‘Off season’ is off India’s list
The trade feels that the so-called ‘off season’ has become a thing of the past. Has India been successful during the ‘off season’? TRAVTALK spoke to industry leaders to find out more and the verdict is unanimous.
Business is as usual round-the-year in the state. Kerala Tourism’s effort in the domestic sector of conducting around 35 roadshows has paid off. Therefore, tourist traffic to the state has come during the periods when the foreign inbound traffic had decreased. The other contributory factor has been the increase in tourist inflow from new markets and the increase of foreign ‘adventure tourism’ clients. For instance, tourists from the Gulf countries are filling up hotel rooms during the ‘off season’. The body plans to increase its annual foreign adventure tourists to 5,000.
Owing to its geographical diversity, India has now become a ‘year-round’ tourist destination. The ‘off-season’ of the plains are offset by the attractions of destinations like Ladakh and Uttarakhand, which provide both foreign and domestic tourists trekking and soft adventure pursuits. A great boost to the ‘ offseasons’ has come by way of adventure tourism, especially trekking and mountaineering, which are mostly done during the lean months. With adventure tourism having emerged as one of the industry’s fastest growing segments, the ‘off-seasons’ is expected to see even further tourist growth.
We need to dovetail our marketing strategy based on the demand, focusing on placing India as a holiday destination for all ‘reasons’ and all ‘seasons’. Thanks to the fact that India has myriad products such as ‘sunny India’, ‘cool hill resorts’, beaches, ‘wellness’ and festivals with something to offer all year around. The growing popularity of adventure and ecotourism is also helping to spread the season. The summer months are well spent in the mountains; the monsoons have their own attraction; while the winter months have always been the main season. While the tourism seasons have expanded, overloaded taxes and confusion on the GST are hindering the industry.
India’s strength lies in its numerous seasonal destinations. For instance, while Rajasthan witnesses off season during summers and peak season during the winters, Himachal Pradesh works with the contrary. It is important that the Ministry of Tourism and other tourism boards come out with certain incentives during these off-seasons so as to push sales. The business exists but special hotel rates, discounted airline fares and rentals can be offered to travellers during this period to promote tourism. The need of the hour is to engage in a collective job to harness full business potential in all seasons.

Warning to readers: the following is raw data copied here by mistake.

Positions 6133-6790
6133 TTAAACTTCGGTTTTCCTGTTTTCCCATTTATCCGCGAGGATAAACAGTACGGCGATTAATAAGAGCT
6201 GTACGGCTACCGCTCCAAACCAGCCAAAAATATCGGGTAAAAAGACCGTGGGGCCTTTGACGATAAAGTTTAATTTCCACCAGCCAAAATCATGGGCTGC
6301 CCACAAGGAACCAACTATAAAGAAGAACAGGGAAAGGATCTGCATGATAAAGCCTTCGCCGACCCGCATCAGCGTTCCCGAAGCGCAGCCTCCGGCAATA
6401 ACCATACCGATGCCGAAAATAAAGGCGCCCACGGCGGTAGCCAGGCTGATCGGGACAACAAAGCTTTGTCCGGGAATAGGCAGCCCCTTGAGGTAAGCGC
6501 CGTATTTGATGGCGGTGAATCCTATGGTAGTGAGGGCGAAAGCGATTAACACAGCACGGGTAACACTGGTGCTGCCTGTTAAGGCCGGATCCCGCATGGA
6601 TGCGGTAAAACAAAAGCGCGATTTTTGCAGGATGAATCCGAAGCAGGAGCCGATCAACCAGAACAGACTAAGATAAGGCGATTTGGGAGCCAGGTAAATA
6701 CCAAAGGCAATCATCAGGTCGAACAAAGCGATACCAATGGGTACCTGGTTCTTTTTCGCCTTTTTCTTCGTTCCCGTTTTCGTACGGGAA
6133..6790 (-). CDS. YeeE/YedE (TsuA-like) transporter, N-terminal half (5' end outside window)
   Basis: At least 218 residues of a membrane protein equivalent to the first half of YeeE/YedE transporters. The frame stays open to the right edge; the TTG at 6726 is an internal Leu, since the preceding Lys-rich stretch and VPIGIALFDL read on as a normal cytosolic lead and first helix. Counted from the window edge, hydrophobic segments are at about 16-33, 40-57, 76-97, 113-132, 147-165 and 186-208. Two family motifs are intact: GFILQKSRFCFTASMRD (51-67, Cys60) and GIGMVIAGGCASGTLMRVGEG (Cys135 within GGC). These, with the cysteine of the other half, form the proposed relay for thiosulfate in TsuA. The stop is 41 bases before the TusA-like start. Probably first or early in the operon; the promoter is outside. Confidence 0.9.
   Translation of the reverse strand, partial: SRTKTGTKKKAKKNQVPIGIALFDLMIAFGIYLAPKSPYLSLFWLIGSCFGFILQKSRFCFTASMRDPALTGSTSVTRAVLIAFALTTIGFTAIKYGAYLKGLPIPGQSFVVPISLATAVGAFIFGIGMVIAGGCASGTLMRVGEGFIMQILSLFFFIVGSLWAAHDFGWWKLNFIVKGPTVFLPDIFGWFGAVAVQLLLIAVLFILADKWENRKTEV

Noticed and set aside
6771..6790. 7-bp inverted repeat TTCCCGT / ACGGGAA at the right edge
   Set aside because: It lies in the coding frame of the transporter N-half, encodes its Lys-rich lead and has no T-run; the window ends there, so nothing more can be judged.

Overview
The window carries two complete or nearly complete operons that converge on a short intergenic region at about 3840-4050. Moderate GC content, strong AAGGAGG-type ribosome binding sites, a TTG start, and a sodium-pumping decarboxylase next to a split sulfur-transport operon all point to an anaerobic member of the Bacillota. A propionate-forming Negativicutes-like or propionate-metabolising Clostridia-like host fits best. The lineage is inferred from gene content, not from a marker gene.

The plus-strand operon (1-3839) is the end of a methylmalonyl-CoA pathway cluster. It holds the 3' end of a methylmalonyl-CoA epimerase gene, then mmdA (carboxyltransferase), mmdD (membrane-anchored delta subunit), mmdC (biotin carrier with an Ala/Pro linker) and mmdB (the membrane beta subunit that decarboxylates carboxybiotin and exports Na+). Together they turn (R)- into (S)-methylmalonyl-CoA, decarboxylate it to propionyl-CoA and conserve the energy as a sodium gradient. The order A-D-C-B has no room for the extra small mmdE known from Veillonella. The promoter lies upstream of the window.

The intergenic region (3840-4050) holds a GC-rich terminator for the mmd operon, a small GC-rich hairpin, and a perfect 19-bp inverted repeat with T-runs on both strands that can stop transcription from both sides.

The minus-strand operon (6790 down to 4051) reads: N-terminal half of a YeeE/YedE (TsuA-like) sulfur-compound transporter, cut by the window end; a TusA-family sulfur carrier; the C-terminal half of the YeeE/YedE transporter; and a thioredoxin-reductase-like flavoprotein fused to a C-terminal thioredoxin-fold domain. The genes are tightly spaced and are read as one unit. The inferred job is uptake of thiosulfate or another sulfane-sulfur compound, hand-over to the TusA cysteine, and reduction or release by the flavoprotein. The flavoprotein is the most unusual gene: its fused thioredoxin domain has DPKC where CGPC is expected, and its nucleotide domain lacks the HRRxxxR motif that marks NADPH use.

The industry used to suffer because of ‘off seasons’, mainly during summers in the plains and winter in the hills. However, the industry’s innovative methodology of selling specific destinations with special ‘off season’ packages and tapping corporates and families for ‘off season’ vacations has paid off. States like Goa and Kerala have been very successful in attracting tourists during their lean period. In the same vein, winter traffic to the hills has increased because of special activities and packages.
The old norms of tourism are changing and ‘off season’ business in India is steadily increasing. This is a welcome development as it has resulted in good occupancies in hotels, thanks to sustained international marketing and promotional campaigns. India as a destination is now much better known and more visible worldwide. Various tourist attractions and offerings of the country are now better appreciated. The other factor that has boosted ‘off season’ tourism is an impressive increase in domestic tourism which has resulted in an increase in revenues of hotels, agents, tour operators and transporters.
The inbound tourist season for India has now extended far beyond the winter months, once considered as the traditional peak period. This means that there is no ‘off season’, as such. This is undoubtedly a very positive factor for the industry, and one that has increased overall earnings across the board. A significant factor behind this development is the impressive growth of the domestic tourism sector. MiCE operators have also generated good business in the monsoon months, thereby helping fill up hotel rooms throughout the year. Like airline seats, hotels also have become more flexible with their rates.
India isn’t upbeat about the business levels in the ‘off season’, and the country isn’t promoted at all as an ‘all-weather’ tourist destination. The truth is that the country’s branding has not been done on these lines. The result is that unfortunately, in spite of having all the right tourist products, India has not been able to attract International tourism to its shores from April to September, for the leisure markets. There’s been an increase in business, but it isn’t significant. So the seasonality of our business remains one of the industry’s biggest problems. This can be overcome by a constant industry push from all the stakeholders.
Sunil Sikka General Manager Marketing & Business Development, WelcomHeritage
Manoj Saraf Managing Director Gainwell Travel & Leisure, India Travel Award winner
Sunil Ghadiok Nidra Hospitality India Travel Award winner
Homa Mistry India Travel Award winner and CEO, Trail Blazer Tours
Dr Venu V Principal Secretary Kerala Tourism
Swadesh Kumar President ATOAI
Pronab Sarkar President IATO
PP Khanna President ADTOI